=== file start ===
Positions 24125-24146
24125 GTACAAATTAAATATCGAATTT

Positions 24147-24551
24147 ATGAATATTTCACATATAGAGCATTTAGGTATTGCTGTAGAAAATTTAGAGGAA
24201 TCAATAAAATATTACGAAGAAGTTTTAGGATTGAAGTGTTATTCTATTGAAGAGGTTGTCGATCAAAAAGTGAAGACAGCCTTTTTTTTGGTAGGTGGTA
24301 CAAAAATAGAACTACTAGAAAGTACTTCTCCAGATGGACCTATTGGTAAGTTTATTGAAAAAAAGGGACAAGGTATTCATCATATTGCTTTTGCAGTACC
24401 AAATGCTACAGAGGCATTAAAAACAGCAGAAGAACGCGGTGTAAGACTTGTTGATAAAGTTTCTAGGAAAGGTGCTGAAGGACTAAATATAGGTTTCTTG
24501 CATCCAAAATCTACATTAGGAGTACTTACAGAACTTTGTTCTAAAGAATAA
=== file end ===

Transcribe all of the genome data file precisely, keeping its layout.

Positions 24125-24146
24125 GTACAAATTAAATATCGAATTT

Positions 24147-24551
24147 ATGAATATTTCACATATAGAGCATTTAGGTATTGCTGTAGAAAATTTAGAGGAA
24201 TCAATAAAATATTACGAAGAAGTTTTAGGATTGAAGTGTTATTCTATTGAAGAGGTTGTCGATCAAAAAGTGAAGACAGCCTTTTTTTTGGTAGGTGGTA
24301 CAAAAATAGAACTACTAGAAAGTACTTCTCCAGATGGACCTATTGGTAAGTTTATTGAAAAAAAGGGACAAGGTATTCATCATATTGCTTTTGCAGTACC
24401 AAATGCTACAGAGGCATTAAAAACAGCAGAAGAACGCGGTGTAAGACTTGTTGATAAAGTTTCTAGGAAAGGTGCTGAAGGACTAAATATAGGTTTCTTG
24501 CATCCAAAATCTACATTAGGAGTACTTACAGAACTTTGTTCTAAAGAATAA